Essay on Milton Babbitt 's ' Who Cares If You Listen? '

1520 Words 7 Pages
Milton Babbitt has been both a controversial composer, as well as author. In his article, “Who Cares if You Listen?”, Babbitt is quite harsh on his thoughts of contemporary music and performance as a whole. Babbitt discusses why contemporary composers, who produce “serious” and “advanced” pieces, should stop allowing their music to become accessible to the public. Instead, Babbitt calls for a restriction on their compositions and performances. He believes that the general public is uninterested and largely unable to appreciate the composer’s works. To combat that belief, Babbitt moves towards areas of the private sector and electronic media. To me, many of Mr. Babbitt’s arguments stated in his article are results of the negative experiences in his life and that of a poor interpretation of the relationship between the performer and their audience. Babbitt starts the article by identifying specific characteristics that make up contemporary music. He describes these characteristics as “priorities”, making them the fundamental basics to contemporary music as a whole. These characteristics can be summed up into four parts: a more advanced tonal language than music of the past, more advanced “functions” of the pitches involved, a higher degree of contextuality and autonomy, and an extension and advanced technique found in other musics. These qualities are true of contemporary music and Babbitt is quite accurate in his statements of so.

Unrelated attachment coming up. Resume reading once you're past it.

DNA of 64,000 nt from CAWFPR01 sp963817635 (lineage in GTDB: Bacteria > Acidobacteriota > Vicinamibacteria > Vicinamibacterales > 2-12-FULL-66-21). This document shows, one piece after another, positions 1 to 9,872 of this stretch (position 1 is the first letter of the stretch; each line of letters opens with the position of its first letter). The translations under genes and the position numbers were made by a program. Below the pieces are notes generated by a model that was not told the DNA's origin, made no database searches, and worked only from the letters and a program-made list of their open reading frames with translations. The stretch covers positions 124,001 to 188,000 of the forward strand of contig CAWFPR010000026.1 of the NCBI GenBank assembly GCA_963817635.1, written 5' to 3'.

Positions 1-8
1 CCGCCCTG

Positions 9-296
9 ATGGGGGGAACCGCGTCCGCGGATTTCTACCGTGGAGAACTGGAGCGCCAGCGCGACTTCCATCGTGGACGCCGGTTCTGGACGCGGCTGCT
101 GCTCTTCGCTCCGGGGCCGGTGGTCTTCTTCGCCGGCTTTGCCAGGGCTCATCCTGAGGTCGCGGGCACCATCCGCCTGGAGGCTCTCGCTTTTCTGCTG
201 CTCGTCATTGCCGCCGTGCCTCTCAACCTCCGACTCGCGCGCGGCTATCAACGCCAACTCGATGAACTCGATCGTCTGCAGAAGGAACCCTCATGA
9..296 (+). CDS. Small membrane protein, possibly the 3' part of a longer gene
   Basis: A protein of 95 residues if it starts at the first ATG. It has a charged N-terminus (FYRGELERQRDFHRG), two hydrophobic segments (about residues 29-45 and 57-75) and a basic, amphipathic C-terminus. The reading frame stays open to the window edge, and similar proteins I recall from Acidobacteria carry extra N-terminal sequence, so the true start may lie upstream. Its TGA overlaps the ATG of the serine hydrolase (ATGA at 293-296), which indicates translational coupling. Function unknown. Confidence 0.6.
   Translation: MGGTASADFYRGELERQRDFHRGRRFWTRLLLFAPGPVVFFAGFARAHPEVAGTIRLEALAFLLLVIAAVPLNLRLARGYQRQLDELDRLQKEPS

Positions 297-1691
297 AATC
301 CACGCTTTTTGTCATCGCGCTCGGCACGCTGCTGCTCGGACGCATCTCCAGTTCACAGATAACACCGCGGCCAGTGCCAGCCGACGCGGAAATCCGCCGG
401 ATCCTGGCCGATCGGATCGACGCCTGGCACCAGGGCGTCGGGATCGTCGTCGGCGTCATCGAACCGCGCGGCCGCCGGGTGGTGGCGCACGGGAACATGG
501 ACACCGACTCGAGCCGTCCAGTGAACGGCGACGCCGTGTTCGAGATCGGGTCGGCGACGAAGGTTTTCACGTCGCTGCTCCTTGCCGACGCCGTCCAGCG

Yes, contemporary music does indeed have a…

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